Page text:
The wonders of thy law,
And let us while with love we fill,
Behold thee and adore. (Christ Our All, 77)

It is true that Spurgeon was an incredibly gifted and experienced preacher (at the age of nineteen, he had preached over seven hundred sermons!). But beyond rhetorical and homiletical skills, Spurgeon knew that his ministry and his own spiritual life depended on God’s grace to reveal Christ’s shining face in his blessed word. He did not take this sight of Christ for granted, but every time he opened God’s word, he prayed for illumination.

Perhaps one of the most painful reminders of Spurgeon’s dependence on God came through his frequent struggle with illness. Especially as he grew older, Spurgeon groaned under the crushing pain of gout and many other ailments that could knock him out for months at a time. In the poem “Sickness,” Spurgeon laments,

Why! Wasting sickness, art thou come?
Disease, why venture nigh
To take more victims to their home,
In fever graves to lie?
Wherefore art thou dispatch’d among
The creatures here below,
To track us in the busy throng
Or lay the needy low? (199)

This poem is striking because there is no resolution, no earthly answer to these questions of Why? Yet as Spurgeon suffered alongside other sufferers, he could pray that if these trials must come,

May I be ready any day
To meet thee without fear. (199)

But he did not face these trials alone. Spurgeon’s response to suffering was not simply why but who. Amid all our trials, we have a God who reigns over our suffering and who is with us amid our suffering. In “He is Faithful,” Spurgeon writes,

Thou Faithful One, whose promise stands,
Secure when storms and tempests rage,
E’en storms obey thy wise commands
And for our welfare must engage. (92)

And it was on this Faithful One that he depended.

Meditation and Confession

A mark of Spurgeon’s preaching was his meditation on God’s word. Like the Puritans before him, Spurgeon turned the diamond of Scripture again and again to reflect the brilliance of its many facets. But his meditation on Scripture wasn’t only a public performance. It was the fruit of his private meditation on Scripture. We see glimpses of that practice in these poems.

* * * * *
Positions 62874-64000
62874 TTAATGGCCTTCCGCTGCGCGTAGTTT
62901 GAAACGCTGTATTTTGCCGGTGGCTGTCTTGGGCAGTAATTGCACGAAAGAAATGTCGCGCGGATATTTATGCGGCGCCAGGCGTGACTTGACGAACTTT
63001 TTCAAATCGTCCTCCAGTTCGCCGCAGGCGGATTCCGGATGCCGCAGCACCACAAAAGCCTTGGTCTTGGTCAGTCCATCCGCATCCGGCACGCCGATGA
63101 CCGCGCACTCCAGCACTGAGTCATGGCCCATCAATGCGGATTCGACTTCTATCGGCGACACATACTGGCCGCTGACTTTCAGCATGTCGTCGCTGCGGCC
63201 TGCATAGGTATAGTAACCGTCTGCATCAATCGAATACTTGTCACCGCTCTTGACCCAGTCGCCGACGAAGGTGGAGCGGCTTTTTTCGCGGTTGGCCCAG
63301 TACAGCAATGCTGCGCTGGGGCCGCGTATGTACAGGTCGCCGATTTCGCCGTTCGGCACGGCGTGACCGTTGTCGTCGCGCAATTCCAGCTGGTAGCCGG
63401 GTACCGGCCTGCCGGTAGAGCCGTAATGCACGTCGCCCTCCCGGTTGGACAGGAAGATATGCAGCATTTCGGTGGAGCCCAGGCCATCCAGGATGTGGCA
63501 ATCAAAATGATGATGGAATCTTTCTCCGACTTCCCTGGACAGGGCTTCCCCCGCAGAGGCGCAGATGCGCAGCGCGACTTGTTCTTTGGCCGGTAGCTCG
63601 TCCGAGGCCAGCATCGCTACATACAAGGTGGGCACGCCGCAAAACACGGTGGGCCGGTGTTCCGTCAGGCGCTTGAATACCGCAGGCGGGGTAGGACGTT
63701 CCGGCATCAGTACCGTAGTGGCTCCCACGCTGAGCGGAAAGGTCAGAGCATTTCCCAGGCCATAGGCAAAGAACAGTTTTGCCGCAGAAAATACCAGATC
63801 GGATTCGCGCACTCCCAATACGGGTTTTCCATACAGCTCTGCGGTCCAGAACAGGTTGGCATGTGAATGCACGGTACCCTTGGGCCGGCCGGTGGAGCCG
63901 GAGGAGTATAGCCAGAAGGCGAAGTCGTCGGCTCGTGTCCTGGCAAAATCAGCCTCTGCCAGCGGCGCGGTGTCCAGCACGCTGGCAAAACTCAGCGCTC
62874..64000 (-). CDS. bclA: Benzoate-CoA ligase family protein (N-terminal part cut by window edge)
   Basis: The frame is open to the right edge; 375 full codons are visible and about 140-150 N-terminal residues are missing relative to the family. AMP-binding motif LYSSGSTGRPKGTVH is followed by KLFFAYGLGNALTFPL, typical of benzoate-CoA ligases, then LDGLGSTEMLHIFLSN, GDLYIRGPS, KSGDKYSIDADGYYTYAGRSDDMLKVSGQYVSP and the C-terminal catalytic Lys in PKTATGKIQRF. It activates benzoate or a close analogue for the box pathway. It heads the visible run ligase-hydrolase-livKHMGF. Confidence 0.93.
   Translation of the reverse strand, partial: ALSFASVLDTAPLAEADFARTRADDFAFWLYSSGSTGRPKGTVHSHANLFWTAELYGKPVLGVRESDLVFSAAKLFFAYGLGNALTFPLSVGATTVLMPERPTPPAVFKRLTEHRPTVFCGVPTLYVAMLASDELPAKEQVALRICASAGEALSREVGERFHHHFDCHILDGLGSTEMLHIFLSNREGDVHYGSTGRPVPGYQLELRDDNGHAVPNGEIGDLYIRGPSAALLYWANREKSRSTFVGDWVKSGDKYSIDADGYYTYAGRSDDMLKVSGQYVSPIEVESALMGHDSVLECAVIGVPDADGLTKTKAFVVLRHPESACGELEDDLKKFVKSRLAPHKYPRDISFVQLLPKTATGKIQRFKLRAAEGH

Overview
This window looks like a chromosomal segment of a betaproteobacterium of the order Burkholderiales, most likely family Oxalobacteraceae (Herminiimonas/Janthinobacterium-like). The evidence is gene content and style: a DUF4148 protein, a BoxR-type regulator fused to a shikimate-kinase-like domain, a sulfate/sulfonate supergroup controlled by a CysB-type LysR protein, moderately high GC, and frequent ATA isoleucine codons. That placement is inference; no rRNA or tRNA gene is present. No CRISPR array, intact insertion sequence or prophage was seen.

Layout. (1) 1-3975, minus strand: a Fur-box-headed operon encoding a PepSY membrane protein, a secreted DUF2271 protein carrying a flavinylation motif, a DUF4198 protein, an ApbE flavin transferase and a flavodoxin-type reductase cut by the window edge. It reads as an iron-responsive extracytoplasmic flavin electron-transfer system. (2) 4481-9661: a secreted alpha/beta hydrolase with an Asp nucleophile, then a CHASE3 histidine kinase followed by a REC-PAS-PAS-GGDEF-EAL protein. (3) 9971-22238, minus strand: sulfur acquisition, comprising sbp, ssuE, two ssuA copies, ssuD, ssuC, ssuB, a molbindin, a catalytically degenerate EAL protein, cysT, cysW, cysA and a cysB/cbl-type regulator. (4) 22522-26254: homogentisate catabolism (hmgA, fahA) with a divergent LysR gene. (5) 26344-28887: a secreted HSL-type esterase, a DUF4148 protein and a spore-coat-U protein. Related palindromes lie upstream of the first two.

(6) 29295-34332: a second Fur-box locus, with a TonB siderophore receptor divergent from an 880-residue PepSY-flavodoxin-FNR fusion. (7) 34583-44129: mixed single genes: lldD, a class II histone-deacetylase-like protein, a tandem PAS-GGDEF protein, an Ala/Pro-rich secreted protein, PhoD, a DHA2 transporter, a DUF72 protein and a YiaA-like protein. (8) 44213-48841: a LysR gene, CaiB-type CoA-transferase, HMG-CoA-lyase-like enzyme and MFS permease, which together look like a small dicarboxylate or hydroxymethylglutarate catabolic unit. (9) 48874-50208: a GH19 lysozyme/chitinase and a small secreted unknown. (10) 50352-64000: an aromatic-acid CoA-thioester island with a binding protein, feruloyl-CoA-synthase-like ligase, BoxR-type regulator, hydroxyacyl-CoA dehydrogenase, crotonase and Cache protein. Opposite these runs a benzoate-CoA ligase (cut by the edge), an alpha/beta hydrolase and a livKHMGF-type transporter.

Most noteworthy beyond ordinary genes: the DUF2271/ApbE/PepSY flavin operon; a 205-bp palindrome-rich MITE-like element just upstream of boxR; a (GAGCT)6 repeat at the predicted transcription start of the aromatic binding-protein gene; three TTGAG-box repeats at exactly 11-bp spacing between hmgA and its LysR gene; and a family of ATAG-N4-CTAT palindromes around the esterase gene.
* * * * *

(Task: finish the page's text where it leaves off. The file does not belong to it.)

For example, in the poem “Obedience,” Spurgeon marvels at the way the angelic host tremble before God and fly to obey his word. And yet, their fear and readiness stand in stark contrast to human rebellion (could this poem be a meditation on Isaiah 6?).

They all in strict obedience bow
At their Creator’s nod;
In awful reverence lie low
And listen to his word.
Then with the light’ning’s speed, they fly
To execute his word;
Perform the summons from on high,
His utmost word fulfill.
Then why should man of puny race
Be disobedient here,
And set themselves before his face
Refusing him to fear? (39)

“No matter how fruitful and famous he was, Spurgeon never forgot that he deserved nothing from God.”

On that theme of disobedience, many of the poems are meditations on human sinfulness, including his own personal sin. One of the qualities I appreciate most about Spurgeon is that his life was free of moral scandal. On the whole, he was a loving husband and father and a faithful preacher and pastor. And yet, when we look at these poems, we see that in the quietness of his heart, Spurgeon was deeply aware of his sin: his pride, impatience, fear of man, doubts, and much more.

A rebel, far from thee I stray.
Without excuse I roam.
Nothing can now thy justice stay,
Or keep me from my doom.
I sin, yet know, t’will end in death,
And feel that death is nigh.
Before thee I will hold my breath,
Will but for mercy cry. (70)